If you must file in other areas, this entire process of setting up a DBA needs to be completed for each state (a daunting task to say the least).
Where Can You Get the Required Forms?
You can generally get all of the necessary DBA forms at your local county clerk’s office. Your state and county may allow you to complete and submit the forms online, or you may need to print out the documents and submit them in person or by mail.
Once completed, you will need to pay the appropriate fees (anywhere from $10 to $50) according to your state and county in order to file.
Additional Follow-Up Requirements
Look into how long your DBA is good for in your state and county. While some state’s DBAs don’t need to be renewed, others will only last you a given number of years before the state and county require you to renew your registration to maintain your DBA and keep it in good standing.
3. Secure Any Business Licenses or Registration Needed
Depending on the type of goods or services your DBA provides, you may need to secure proper licenses and registrations, just as you would when setting up an LLC. This will require some homework and research to be done on your part.
Once you understand what licenses or registrations are needed when setting up your DBA, complete the appropriate paperwork and wait for the approval. Be sure to file any paperwork with both the LLC and DBA name. For example, using the dog grooming business mentioned earlier, you would put on your application and forms “Fido Dog Grooming DBA Fido Mobile Dog Grooming.”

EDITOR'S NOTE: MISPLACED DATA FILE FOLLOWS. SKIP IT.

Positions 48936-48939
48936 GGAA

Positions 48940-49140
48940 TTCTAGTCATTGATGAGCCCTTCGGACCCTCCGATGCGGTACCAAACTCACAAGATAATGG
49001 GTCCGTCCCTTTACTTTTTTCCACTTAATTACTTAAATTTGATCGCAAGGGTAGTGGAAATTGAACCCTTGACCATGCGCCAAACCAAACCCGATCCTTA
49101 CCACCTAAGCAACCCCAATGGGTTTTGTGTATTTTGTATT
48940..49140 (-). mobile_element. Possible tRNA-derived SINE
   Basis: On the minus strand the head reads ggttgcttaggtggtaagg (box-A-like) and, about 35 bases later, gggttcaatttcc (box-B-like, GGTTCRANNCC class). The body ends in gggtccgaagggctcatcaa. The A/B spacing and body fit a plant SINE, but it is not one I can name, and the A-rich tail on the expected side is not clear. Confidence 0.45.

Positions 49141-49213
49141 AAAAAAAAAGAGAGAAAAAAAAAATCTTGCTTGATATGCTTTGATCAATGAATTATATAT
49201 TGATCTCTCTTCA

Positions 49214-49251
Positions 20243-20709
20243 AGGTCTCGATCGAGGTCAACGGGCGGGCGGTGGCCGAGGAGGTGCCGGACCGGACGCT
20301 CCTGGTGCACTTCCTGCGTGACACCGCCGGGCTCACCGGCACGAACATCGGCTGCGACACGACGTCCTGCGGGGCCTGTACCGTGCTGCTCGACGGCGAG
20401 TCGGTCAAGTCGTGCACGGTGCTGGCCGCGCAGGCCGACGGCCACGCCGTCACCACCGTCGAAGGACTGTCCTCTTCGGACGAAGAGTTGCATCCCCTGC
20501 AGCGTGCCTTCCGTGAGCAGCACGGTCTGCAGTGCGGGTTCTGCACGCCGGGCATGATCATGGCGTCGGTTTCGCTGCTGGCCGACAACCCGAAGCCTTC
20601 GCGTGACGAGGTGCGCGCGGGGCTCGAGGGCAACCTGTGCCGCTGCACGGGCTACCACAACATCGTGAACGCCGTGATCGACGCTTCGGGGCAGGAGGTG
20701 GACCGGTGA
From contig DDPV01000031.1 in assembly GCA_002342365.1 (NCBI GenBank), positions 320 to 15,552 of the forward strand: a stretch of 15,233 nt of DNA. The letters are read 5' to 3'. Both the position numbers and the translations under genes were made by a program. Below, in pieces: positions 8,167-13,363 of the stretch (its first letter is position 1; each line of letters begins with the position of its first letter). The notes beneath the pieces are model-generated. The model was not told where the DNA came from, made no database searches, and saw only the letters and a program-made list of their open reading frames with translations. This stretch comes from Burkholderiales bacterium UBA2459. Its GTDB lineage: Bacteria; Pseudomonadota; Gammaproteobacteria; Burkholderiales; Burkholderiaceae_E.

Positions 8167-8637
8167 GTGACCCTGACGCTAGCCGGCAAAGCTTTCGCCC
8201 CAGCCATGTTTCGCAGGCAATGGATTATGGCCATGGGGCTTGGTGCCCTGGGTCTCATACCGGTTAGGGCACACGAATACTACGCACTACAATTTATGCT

Once approved, go ahead and move forward.
4. Publish Notice of Your New DBA
While not always the case, some counties across the nation will require you to publish notice of your DBA in your local newspaper (and sometimes even for consecutive weeks). You may also need to send proof that the notice was published in the publication. There are often specific requirements that need to be met within a time frame following your DBA’s approval to conduct business and be officially registered.
You will need to look up the requirements for your county to ensure you abide by the guidelines when setting up a DBA.
5. Consider Trademarking Your DBA Name
It is common practice to protect your name so that others cannot also use it and profit. Therefore, many go the route of applying for a trademark on the name of their business. When setting up a DBA, this may also be a good idea.
The trademark process can be extremely tedious — many hire a trademark attorney or use trademark service, such as Incfile’s. It’s not uncommon to have the application denied when applying for a trademark, meaning you’ll need to go back to the drawing board. This means more money and time you’re investing. For that reason, it’s recommended to pay a professional to handle the application process for you. While this is an additional cost, in the end, it can alleviate many headaches and save time and money.
As you can see, setting up a DBA involves a lot of moving parts. There will be research required, forms to be completed and filed and a lot of time invested. As a business owner, time spent on this process takes away from time spent on growing your business. If you want the process of filing a DBA done for you, Incfile offers full-service DBA filing. All you have to do is simply place an order, and we’ll collect the right information, guide you through the process and provide your DBA name.